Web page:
Linked by Thom Holwerda on Wed 28th Dec 2016 21:07 UTC
Microsoft

Clearly there was something extraordinary about Word for Windows. Part of its success was due to Microsoft's marketing acumen. But it was also a stunning technical achievement, and its ability to run on ordinary PCs created the first popular vanguard of the new graphics-oriented style of document preparation.

Remember, this was a time when a typical personal computer might have an 8 Mhz processor, 1 megabyte of memory, a 20 megabyte hard disk, and a floppy disk drive. How did Word accomplish so much with so little?

There's only one way to understand the magic in detail: read the code. With the permission of Microsoft Corporation, the Computer History Museum is pleased to make available, for non-commercial use, the source code of Word for Windows version 1.1a as it was on January 10, 1991.

Quite amazing that we're getting access to the source code for pivotal software like this.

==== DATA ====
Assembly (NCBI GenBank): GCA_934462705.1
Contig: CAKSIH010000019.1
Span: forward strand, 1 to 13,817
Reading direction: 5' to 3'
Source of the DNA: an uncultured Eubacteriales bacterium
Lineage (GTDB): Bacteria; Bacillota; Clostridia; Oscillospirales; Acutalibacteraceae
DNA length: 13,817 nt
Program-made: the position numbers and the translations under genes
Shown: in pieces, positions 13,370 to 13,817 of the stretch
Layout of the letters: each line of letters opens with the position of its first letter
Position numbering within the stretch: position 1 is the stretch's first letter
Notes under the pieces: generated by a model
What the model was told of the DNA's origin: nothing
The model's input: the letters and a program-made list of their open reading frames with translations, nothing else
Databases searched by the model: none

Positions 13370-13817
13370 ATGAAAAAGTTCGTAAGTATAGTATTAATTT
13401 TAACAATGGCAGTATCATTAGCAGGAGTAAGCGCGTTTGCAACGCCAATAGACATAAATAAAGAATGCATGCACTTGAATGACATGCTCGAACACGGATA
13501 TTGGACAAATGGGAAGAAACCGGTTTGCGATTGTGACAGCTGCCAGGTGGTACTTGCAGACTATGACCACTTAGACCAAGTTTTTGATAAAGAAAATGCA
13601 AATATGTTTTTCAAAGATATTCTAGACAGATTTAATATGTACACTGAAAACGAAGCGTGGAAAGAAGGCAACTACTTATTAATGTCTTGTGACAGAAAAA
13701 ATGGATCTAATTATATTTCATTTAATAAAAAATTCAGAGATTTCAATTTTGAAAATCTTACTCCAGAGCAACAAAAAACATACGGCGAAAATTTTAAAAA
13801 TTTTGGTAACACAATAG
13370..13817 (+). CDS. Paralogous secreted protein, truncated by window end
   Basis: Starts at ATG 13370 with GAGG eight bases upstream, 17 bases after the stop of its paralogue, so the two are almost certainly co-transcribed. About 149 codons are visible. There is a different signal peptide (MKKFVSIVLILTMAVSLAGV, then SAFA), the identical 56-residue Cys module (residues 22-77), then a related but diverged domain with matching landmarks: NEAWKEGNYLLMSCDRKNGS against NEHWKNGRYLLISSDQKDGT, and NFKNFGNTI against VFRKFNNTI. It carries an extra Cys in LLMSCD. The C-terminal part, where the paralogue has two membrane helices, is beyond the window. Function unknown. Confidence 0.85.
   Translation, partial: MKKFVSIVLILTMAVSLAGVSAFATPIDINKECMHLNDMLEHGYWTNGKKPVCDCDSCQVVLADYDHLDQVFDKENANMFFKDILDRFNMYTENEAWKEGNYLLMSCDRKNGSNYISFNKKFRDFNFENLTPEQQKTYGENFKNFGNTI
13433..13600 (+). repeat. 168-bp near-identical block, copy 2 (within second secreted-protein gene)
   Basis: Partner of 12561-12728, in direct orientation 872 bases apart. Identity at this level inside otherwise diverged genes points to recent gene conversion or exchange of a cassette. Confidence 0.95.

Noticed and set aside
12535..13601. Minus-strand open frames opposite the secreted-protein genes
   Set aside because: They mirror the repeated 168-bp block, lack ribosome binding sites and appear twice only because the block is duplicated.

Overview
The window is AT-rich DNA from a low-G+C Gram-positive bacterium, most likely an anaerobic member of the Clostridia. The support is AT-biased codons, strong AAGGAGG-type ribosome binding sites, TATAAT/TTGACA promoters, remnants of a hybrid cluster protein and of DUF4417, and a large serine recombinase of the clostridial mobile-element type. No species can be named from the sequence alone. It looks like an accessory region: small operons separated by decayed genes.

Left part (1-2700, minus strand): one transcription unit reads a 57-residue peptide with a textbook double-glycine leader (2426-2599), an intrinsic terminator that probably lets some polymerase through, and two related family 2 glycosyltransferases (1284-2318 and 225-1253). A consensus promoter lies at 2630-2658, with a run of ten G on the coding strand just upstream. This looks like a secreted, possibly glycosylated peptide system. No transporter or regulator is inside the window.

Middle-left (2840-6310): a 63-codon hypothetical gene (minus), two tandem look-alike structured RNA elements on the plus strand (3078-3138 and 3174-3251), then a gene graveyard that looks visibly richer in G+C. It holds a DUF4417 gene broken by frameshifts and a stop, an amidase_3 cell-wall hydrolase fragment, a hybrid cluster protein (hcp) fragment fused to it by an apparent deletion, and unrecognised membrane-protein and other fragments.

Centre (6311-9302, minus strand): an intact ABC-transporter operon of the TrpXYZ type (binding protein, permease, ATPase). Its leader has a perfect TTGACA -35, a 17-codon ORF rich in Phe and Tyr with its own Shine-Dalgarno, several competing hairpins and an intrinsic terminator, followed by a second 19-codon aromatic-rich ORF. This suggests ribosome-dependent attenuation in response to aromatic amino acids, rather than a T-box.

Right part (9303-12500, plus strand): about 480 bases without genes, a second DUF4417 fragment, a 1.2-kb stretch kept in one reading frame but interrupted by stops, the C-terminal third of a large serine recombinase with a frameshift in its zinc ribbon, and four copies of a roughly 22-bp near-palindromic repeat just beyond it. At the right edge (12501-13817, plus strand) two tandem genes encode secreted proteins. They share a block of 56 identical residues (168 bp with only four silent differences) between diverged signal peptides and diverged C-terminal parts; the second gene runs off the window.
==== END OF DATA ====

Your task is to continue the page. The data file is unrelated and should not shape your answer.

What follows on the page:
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This is NOT open source!
by lfnuke2 on Thu 29th Dec 2016 05:24 UTC
lfnuke2
Member since:
2010-07-26

Note that this code is not using a open source license,
It is limited to non-commercial use...

Reply Score: 1

RE: This is NOT open source!
by Kochise on Thu 29th Dec 2016 07:01 in reply to "This is NOT open source!"
Kochise Member since:
2006-03-03

Don't tell me you were about to recompile this and sell it ?

Reply Parent Score: 3

RE[2]: This is NOT open source!
by Lennie on Thu 29th Dec 2016 10:01 in reply to "RE: This is NOT open source!"
Lennie Member since:
2007-09-22

Open source actually has a legal meaning. Calling this open source would not be correct.

One part of the definition of open source software is that you are allowed to change it. You are not in this case.

Reply Parent Score: 2